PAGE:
Today Prince Charles and David Cameron are hosting world leaders at a global summit to save the world's most endangered species. This is very welcome - the illegal wildlife trade is worth billions of pounds and costs the world many iconic, irreplaceable species each year. But will the glad-handing and photo calls in London yield the root and branch solution required? The early signs suggest the thinking is not sufficiently joined up.
Promises of better trade and law enforcement measures to crack down on poaching are welcome. The Duke of Cambridge's charity United for Wildlife has focused on saving the African elephant from extinction - they won't do so unless they catch the poachers.
But this is just one piece of the puzzle. If we want to save the elephants and a whole host of other species, we must also stop the industrial logging that flattens their habitats and builds the roads that let the poachers in in the first place.
Industrial logging is now the most extensive land use in Central Africa, with a forest area more than twice the size of the UK now under concession in the Congo Basin rainforest, which is second only in size to the Amazon. The first roads are built by loggers to service demand for expensive, exotic timber which is then processed in China and sold in high-end furniture and flooring shops in the UK, US and Europe. We don't need these status products any more than we need tiger skins or ivory, but their high consumer value pushes the industrial logging trade deeper into centuries old virgin rainforests ever year.
Sadly for forests, the first cut is the deepest. Once mined for the luxury hardwoods, logging for less valuable timber continues a cycle of decline that degrades the habitats and pushes out the wildlife, until the trees are gone and the land is converted into a plantation or similar. Despite industry claims that the damage can be managed, scientists concur that these operations are environmentally unsustainable and the arrival of industrial loggers in a forest generally marks the beginning of its end.
This is the pattern of exploitation which has trashed so many forests in Asia and South America and pushed many valuable species like gorillas to the brink of extinction. But in Africa, much can still be saved.
The Congo rainforest covers over one million square kilometres across six countries, most not yet scarred by "big logging". The major exception is Cameroon, where twenty years of industrial operations have left it with more endangered species than any other country in Central Africa. If the the rest of the Congo Basin gets the same treatment, its inhabitants don't stand a chance. Policing a notoriously dirty trade across an area four times the size of the UK in some of the poorest and most lawless countries on earth will be incredibly challenging. Conflicts like those in the Central African Republic and Democratic Republic of Congo will accentuate these problems, making them harder to patrol and bringing in armed groups looking for quick sources of cash.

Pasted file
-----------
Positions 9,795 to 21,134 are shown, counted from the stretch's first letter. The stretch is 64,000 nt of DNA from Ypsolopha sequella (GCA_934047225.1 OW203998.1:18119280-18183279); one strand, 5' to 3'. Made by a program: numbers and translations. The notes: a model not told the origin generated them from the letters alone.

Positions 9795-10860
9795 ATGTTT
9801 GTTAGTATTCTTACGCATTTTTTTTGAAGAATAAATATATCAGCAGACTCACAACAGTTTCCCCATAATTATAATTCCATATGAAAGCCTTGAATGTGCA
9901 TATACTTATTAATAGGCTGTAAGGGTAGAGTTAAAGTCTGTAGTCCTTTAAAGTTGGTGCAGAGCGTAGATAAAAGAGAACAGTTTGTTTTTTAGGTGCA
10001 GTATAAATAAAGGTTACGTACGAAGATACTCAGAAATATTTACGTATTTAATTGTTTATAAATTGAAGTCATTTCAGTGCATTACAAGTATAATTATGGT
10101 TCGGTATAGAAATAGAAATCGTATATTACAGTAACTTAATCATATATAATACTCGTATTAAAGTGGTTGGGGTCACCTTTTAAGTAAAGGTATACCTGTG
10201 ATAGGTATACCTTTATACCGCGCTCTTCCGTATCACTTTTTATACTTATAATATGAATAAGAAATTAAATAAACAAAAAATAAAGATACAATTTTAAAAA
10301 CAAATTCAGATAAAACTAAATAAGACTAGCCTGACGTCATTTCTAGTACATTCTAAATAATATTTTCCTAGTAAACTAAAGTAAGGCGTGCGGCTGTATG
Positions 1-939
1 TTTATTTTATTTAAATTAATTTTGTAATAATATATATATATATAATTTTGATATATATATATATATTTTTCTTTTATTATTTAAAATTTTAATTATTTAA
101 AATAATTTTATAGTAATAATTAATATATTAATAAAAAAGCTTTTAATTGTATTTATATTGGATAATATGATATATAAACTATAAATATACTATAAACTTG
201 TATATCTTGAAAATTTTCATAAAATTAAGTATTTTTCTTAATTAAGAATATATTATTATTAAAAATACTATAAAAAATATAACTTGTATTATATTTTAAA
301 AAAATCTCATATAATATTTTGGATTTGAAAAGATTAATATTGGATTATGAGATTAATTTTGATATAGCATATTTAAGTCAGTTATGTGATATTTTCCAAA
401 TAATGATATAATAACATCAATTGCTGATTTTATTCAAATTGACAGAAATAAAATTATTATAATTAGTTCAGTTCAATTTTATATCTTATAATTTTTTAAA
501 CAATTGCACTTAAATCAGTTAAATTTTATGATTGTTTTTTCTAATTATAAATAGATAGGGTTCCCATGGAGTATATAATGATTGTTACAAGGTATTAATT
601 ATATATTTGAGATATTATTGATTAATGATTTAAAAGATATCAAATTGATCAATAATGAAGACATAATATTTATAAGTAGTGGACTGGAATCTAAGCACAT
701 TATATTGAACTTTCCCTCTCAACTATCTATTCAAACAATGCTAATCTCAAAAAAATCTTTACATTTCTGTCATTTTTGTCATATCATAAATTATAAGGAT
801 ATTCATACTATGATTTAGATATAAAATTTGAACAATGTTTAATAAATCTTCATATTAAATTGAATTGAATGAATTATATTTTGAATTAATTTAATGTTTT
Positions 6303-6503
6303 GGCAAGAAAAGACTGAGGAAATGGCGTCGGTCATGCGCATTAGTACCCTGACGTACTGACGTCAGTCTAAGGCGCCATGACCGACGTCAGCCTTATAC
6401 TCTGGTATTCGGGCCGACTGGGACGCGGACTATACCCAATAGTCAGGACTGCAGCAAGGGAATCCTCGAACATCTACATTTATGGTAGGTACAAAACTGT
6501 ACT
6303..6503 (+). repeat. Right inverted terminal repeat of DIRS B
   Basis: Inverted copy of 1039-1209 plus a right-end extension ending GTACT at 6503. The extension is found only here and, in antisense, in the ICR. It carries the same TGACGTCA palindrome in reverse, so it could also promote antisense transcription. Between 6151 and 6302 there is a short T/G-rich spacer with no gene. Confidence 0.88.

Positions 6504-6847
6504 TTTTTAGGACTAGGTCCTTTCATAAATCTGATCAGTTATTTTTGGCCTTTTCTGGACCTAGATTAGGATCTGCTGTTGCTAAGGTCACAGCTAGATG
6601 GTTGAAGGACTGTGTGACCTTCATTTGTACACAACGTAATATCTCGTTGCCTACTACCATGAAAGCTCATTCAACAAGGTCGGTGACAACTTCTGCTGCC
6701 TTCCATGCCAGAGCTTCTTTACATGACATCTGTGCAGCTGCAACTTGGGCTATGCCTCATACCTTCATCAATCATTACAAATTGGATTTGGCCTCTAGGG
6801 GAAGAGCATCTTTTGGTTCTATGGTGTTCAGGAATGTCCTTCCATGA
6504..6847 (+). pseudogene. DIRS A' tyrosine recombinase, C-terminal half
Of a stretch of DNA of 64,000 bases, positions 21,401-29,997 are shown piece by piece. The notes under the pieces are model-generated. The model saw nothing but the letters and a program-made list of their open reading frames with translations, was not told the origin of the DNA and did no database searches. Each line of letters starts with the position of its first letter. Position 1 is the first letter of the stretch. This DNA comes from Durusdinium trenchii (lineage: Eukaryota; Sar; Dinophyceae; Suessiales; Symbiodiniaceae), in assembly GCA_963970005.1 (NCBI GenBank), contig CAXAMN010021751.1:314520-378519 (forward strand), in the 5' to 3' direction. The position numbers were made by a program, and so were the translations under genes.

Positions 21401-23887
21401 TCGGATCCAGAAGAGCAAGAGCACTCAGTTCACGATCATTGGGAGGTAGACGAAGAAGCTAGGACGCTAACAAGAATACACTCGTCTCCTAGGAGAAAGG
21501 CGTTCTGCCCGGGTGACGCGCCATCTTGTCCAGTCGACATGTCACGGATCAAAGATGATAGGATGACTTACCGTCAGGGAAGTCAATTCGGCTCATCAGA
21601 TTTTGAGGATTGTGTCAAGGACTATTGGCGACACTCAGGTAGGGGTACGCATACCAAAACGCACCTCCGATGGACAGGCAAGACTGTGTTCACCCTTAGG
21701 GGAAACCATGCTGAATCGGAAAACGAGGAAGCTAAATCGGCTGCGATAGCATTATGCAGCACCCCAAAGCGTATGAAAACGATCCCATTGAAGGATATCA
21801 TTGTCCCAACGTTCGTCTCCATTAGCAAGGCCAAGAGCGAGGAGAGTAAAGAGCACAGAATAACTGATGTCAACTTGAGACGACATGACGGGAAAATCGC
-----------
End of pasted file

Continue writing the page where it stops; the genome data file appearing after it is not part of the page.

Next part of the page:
When all this is taken into account, the trade and policing measures agreed today do not fit the nature and scale of the challenge. Many of Africa's most precious species will soon face extinction unless we tackle this problem at its roots, and keep the door to rainforest destruction closed.
It is not too late for the UK Government to step up. It should start by leading European and international donors to invest funding and support into small scale, community based forest management projects and improving local capacity and governance, while explicitly opposing any further industrial scale logging in intact rainforests.
And if serious about leading the global fight to protect wildlife, the UK should push for dialogue on preserving habitats and preventing access by loggers and poachers in the first place. A practical first step is helping persuade the Congolese government from lifting its freeze on new logging concessions, which would trigger a logging bonanza in one of the largest virgin rainforests on earth. In the longer term, leaders must identify how a country like DRC can keep its forests standing, protecting wildlife and developing sustainable livelihoods for its people.
The Congo Basin rainforest is one of the world's last great biodiversity hotspots. We must save it from the march of the loggers whose profits are driven by our soaring, wasteful consumption in the rich world. Let's hope the Duke of Cambridge and world leaders realise this before it is too late, and start joining up the dots to address the problem at the source.